With the winter solstice occurring a few days ago, the days are now getting longer. At least, that is supposed to be happening, but is too early to see any difference.
What we do know is that they have quit getting shorter. That is good.
To go with longer days, here comes a new year, a fresh start, if you will.
I do not make New Year’s resolutions because I know I won’t keep them more than a few days and more likely, only a few hours. This saves me the frustration and disappointment with myself.
However, looking ahead to a new year is a great opportunity for making plans, especially building on last year’s successes.
My wife and I have started discussion on a summer trip to the Pacific Northwest. Our trip will be probably in August because I am in charge of the 50th reunion of my high school class which is planned for June.
I was in charge of our 45th class reunion. I was a committee of one and told my classmates that evening I was appointing myself to be in charge of our 50th.
It was met with applause which I took as a sign of relief that someone had taken responsibility for the event.
I told them that the 50th would be a lot like the 45th so if they had any suggestions on improving anything to let me know. I haven’t heard a word in more than four years.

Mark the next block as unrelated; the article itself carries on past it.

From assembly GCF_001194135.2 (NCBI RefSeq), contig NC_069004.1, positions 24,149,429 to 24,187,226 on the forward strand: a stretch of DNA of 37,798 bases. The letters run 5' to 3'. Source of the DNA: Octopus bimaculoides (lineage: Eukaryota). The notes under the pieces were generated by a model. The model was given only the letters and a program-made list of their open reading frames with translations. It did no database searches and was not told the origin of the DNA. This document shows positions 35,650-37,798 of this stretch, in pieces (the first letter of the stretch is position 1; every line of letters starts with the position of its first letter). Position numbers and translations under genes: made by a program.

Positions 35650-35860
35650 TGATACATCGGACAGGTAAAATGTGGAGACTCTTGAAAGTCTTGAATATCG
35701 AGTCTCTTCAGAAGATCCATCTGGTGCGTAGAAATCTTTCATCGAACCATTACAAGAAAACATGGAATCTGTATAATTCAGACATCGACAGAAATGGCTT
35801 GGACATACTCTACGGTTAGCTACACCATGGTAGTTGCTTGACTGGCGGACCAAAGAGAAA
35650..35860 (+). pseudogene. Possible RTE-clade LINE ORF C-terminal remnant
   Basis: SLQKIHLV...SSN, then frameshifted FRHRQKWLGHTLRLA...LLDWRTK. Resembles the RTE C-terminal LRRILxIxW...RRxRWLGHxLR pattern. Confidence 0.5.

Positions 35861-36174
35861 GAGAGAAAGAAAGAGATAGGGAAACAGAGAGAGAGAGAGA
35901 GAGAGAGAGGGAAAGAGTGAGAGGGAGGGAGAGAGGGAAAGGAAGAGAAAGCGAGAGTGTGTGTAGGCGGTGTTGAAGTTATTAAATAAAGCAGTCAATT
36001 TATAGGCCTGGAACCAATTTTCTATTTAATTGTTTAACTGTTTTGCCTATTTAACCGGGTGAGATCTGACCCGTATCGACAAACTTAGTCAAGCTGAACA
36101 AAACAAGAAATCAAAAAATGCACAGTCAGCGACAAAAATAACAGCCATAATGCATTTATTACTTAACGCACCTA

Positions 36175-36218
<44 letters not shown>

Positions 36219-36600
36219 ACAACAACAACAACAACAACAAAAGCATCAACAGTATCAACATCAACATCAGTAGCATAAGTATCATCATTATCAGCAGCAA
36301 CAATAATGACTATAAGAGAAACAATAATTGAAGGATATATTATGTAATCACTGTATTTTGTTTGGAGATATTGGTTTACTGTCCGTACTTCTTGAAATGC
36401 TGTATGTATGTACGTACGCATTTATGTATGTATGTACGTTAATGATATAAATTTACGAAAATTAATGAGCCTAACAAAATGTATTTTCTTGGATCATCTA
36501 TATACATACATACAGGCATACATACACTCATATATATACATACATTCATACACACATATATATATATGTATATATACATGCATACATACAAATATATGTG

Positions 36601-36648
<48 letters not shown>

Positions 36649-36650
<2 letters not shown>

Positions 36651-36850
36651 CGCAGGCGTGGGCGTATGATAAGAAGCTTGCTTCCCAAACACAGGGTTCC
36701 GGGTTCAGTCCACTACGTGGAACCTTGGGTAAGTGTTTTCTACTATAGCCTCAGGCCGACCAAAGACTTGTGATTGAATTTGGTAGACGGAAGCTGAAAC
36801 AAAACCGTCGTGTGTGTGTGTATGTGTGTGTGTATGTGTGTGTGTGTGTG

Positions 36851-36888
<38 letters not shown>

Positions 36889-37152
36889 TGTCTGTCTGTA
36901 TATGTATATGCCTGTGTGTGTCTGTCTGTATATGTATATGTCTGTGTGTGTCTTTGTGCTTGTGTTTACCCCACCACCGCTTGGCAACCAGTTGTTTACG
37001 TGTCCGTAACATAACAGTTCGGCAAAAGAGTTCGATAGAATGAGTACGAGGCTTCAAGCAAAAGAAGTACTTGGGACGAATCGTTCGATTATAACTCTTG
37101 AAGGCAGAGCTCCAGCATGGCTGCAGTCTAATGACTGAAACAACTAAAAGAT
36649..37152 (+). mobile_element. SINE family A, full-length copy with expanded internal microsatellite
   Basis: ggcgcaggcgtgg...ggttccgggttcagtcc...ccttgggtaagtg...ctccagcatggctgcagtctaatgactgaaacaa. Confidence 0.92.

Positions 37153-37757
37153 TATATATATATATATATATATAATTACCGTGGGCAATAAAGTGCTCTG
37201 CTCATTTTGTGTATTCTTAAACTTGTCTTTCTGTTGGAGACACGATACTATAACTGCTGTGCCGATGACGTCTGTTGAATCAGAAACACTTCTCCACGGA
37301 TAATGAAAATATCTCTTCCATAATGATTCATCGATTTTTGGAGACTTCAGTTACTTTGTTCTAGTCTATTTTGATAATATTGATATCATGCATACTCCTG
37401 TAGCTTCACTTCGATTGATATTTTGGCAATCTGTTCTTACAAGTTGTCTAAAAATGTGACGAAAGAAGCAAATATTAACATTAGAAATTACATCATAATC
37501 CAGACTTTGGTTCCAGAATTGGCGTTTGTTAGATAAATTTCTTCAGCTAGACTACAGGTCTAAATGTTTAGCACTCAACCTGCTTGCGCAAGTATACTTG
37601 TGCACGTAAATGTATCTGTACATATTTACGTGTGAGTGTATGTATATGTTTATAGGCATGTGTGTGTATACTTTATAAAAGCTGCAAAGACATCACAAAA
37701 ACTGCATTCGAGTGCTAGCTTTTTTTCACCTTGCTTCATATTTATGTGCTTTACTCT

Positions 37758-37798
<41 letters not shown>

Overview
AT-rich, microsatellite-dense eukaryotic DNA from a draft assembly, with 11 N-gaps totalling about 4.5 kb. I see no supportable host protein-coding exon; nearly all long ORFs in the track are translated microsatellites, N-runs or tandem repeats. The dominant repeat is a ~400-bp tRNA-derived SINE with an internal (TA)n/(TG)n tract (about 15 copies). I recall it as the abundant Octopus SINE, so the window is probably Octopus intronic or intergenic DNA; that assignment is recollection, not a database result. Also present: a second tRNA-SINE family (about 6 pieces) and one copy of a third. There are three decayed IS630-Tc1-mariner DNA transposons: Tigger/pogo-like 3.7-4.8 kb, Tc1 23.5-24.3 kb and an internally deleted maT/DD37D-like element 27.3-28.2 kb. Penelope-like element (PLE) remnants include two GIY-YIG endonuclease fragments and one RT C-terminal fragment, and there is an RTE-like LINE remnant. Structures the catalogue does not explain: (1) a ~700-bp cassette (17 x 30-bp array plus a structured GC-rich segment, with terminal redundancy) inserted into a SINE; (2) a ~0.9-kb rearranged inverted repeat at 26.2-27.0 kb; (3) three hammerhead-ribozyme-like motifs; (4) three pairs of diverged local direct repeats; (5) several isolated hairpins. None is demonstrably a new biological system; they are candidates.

The 45th reunion went very well so I am moving ahead in confidence while remembering we need a better sound system as our hearing is another five years older.
Working as a committee of one reflects my preference for work. I prefer to work alone.
I enjoy people and I usually enjoy being around people. It takes the right combination of people to work together to reach a consensus in decision making.
Committees, councils, or boards, I find, are painfully slow. Discussions get off subject. Someone gets stuck on a certain point and stubbornly won’t let go.
The meeting drags on and I end up frequently checking my watch, wondering when will this end.
Then I drive home wondering why did I ever agreed to serve and when will my term end.
Working alone means if it goes well, I get the credit; and if it goes badly, I get the blame. Getting the blame is a great incentive to make sure it goes well and keeps me on my toes.
Working alone was the big reason I decided to return to the farm almost 40 years ago.
I worked with my uncle and after his death in 1998, I assumed responsibility for everything, day-to-day, week-to-week, year-to-year, mortgage payment-to-mortgage payment.
I have no regrets.
My work is not flawless. Ask anyone who works around me.
However, I am open to suggestions or criticism and willing to improve.
I may prefer to work alone, but realize I am part of something bigger. That something involves other people who are counting on me to do my part.
A favorite memory from 2014 I heard was spoken by my step-daughter when my wife and I arrived at a family gathering.
She said, “There’s Clayton. Everything goes better when Clayton shows up.”
I hope so.
Rye is a Farm News staff writer and farmer from Hanlontown. Reach him by e-mail at email@example.com.
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